A team of researchers has developed a sophisticated algorithm to detect harmful and abusive posts against women on Twitter that cuts through the rabble of millions of tweets to identify misogynistic content.
Online abuse targeting women, including threats of harm or sexual violence, has proliferated across all social media platforms.
Now, researchers from Queensland University of Technology (QUT) have developed a statistical model to help drum it out of the Twittersphere.
The team mined a dataset of 1 million tweets then refined these by searching for those containing one of three abusive keywords - whore, slut, and rape.
The team's model identified misogynistic content with 75 per cent accuracy, outperforming other methods that investigate similar aspects of social media language.
"At the moment, the onus is on the user to report abuse they receive. We hope our machine-learning solution can be adopted by social media platforms to automatically identify and report this content to protect women and other user groups online," said Associate Professor Richi Nayak.
The key challenge in misogynistic tweet detection is understanding the context of a tweet. The complex and noisy nature of tweets makes it difficult.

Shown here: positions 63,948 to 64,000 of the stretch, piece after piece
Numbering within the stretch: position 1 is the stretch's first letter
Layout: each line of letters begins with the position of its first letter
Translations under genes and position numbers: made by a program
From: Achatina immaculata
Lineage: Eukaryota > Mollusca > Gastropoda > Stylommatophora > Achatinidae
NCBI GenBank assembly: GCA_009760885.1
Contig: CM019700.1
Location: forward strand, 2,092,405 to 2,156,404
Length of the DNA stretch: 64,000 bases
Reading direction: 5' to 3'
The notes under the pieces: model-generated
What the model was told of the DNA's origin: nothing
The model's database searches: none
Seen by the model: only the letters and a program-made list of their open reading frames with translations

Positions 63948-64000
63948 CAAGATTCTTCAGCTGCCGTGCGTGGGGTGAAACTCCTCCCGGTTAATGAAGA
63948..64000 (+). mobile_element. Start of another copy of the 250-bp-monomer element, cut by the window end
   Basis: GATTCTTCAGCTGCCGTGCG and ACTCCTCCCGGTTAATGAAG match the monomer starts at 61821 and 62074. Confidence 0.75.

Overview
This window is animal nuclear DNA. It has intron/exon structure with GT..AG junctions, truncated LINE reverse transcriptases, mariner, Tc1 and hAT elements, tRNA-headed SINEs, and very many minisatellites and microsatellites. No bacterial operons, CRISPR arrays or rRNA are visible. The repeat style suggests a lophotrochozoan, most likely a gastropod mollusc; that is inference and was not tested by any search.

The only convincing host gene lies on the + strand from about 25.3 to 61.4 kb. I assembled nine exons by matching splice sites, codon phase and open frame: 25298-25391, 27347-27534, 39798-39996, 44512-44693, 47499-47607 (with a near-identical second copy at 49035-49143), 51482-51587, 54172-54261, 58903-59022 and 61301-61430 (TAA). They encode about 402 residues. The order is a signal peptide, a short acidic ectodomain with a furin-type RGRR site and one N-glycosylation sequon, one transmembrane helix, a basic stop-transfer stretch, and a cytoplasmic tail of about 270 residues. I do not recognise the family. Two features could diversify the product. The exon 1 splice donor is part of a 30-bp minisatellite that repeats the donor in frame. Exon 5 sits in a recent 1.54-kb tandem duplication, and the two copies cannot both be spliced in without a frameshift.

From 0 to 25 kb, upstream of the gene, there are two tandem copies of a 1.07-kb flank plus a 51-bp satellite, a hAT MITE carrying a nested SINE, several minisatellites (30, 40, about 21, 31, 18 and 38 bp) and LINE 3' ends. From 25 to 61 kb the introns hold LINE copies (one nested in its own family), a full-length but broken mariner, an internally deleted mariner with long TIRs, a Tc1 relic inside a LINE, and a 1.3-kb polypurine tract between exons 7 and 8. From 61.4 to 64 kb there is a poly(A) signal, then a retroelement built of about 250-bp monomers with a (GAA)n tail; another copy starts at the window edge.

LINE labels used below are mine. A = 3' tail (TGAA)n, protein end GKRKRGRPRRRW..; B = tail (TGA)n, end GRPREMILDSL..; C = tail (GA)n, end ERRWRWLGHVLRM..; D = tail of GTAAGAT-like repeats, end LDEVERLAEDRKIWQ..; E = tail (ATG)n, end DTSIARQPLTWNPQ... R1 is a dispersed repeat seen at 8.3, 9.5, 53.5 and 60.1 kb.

On top of that, teaching a machine to understand natural language is one of the more complicated ends of data science as language changes and evolves constantly, and much of meaning depends on context and tone.
"So, we developed a text mining system where the algorithm learns the language as it goes, first by developing a base-level understanding then augmenting that knowledge with both tweet-specific and abusive language," she noted.
The team implemented a deep learning algorithm called ‘Long Short-Term Memory with Transfer Learning', which means that the machine could look back at its previous understanding of terminology and change the model as it goes, learning and developing its contextual and semantic understanding over time."
"Take the phrase 'get back to the kitchen' as an example - devoid of context of structural inequality, a machine's literal interpretation could miss the misogynistic meaning," Nayak said.
"But seen with the understanding of what constitutes abusive or misogynistic language, it can be identified as a misogynistic tweet".
Other methods based on word distribution or occurrence patterns identify abusive or misogynistic terminology, but the presence of a word by itself doesn't necessarily correlate with intent, said the paper, published in the journal Springer Nature.
"Once we had refined the 1 million tweets to 5,000, those tweets were then categorised as misogynistic or not based on context and intent, and were input to the machine learning classifier, which used these labelled samples to begin to build its classification model," Nayak informed.
The team hoped the research could translate into platform-level policy that would see Twitter, for example, remove any tweets identified by the algorithm as misogynistic.
"This modelling could also be expanded upon and used in other contexts in the future, such as identifying racism, homophobia, or abuse toward people with disabilities," Nayak said.